In which country is this so typical?
Memories of temples have faded away from the minds of Cambodians until they were completely forgotten. However it is believed that the main temple Angkor Wat was never forgotten. People always worshiped here.
A French naturalist published papers on Angkor Wat in 1863, which aroused western interest in this temple. One thing led to another, and several groups of historians started trickling in. And by early 20th century many Angkor temples were discovered one after another.
Of course the temples were in a terrible ruinous condition. During this period of neglect Strangler Fig, a member of Banyan tree family started spreading their roots here.
Nobody realized how and when these trees completely captured several of the temples here. The roots have grown over, through and then under these temple foundations crushing them completely.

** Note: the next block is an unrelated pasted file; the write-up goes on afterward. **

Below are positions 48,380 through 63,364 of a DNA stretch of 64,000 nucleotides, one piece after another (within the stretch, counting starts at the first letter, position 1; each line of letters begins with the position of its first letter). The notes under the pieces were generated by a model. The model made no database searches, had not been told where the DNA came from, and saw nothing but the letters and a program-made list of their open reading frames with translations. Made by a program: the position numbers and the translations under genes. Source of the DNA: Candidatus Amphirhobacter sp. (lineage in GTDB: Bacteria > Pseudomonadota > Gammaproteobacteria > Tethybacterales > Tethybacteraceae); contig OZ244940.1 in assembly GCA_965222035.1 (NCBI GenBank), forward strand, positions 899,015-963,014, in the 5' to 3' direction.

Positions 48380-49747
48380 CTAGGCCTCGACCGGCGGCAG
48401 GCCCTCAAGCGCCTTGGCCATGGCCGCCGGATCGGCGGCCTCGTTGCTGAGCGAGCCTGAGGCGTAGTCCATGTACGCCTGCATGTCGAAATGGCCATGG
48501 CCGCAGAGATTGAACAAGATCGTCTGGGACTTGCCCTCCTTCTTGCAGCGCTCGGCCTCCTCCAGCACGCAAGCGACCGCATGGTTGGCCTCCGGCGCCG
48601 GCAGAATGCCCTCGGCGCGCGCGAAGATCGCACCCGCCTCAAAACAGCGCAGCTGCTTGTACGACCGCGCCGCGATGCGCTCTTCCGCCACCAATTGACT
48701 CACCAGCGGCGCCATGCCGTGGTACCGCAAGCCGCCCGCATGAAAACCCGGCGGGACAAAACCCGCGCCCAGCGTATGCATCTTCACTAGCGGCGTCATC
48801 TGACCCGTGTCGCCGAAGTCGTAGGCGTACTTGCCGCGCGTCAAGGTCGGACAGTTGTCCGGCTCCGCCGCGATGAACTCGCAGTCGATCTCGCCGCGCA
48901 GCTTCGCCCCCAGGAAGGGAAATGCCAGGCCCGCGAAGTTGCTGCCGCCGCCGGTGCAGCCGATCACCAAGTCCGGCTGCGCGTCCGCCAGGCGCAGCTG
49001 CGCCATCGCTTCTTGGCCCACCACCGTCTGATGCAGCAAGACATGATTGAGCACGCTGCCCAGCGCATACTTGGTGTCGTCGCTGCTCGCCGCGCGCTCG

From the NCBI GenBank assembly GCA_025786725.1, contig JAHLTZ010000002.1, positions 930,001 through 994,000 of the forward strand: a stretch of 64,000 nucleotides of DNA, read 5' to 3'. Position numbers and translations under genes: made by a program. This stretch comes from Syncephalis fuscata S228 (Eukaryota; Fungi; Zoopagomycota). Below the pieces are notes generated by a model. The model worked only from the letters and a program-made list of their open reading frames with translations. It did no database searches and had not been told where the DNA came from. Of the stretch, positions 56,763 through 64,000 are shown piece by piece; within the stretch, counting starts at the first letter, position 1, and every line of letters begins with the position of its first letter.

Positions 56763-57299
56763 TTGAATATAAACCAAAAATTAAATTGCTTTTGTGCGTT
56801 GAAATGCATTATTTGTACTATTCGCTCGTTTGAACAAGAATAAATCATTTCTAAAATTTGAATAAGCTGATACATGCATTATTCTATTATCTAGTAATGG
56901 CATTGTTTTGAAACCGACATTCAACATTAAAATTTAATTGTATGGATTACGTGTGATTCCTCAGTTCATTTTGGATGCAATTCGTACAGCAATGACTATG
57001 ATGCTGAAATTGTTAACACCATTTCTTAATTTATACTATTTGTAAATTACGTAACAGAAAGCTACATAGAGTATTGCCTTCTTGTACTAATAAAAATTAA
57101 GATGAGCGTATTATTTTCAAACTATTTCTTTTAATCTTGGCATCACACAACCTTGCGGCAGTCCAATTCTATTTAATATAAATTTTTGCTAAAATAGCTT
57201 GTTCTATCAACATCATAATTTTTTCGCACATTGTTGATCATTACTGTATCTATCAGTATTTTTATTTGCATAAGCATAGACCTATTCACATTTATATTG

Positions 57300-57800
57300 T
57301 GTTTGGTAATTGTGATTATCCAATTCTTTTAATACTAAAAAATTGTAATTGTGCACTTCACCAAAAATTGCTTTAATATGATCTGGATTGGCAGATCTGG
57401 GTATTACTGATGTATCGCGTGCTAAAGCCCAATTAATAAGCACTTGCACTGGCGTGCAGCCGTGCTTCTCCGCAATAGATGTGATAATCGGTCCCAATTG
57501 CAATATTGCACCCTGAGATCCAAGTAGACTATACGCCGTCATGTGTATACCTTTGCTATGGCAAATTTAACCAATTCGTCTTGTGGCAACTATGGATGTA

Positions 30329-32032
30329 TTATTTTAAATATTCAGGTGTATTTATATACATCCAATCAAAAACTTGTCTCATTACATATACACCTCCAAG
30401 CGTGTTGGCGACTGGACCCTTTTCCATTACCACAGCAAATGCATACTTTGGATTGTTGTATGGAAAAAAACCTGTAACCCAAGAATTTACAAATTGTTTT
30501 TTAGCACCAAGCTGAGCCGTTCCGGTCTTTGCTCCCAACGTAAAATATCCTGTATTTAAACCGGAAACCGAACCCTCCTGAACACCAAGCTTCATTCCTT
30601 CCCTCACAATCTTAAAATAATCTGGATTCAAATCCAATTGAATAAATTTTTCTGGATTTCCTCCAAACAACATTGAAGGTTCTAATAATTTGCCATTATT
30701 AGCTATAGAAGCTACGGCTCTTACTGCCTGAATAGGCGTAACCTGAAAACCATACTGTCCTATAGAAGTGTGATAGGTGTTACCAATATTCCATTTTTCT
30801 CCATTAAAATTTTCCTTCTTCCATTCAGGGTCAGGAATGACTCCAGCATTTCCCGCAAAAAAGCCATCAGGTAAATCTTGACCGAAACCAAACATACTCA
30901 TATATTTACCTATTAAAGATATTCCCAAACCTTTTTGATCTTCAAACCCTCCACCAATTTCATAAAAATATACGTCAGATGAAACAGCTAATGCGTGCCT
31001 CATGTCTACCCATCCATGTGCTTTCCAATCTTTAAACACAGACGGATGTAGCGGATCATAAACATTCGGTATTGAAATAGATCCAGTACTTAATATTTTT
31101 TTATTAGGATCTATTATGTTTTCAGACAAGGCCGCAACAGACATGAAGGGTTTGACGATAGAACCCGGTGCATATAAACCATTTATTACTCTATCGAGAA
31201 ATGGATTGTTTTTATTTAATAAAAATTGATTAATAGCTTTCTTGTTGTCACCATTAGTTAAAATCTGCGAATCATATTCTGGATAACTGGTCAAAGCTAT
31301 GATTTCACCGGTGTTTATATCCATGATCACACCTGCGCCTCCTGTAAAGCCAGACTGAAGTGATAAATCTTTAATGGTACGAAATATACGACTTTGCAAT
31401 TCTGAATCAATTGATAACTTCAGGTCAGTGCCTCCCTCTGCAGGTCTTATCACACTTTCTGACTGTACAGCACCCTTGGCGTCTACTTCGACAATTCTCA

Young strangler lives on the tree’s surface, grows long roots, and descends along the trunk of the host tree. Eventually they reach the ground, enter the soil and get a firm hold. As several roots go through this process they get grafted together, enclosing their host’s trunk in a strangling latticework.
Ultimately they create a complete sheath around the trunk. At many places we saw this network of roots, and they have fiercely strong grip.
One factor that has enhanced the growth of the trees here is the unique property of the stones used for building the temples. Angkor temples are made of sandstone/laterite which is porous in nature. This enables the roots to extract water from the stones.
The roots play the role of crushing the structure and sometimes holding the structure up too. Even today, even now, at this moment the damage is taking place – little by little. A new root finds a small gap between two blocks, wedges in between them, starts growing and enlarging. The size becomes big until one day, at some moment the stones fall apart.
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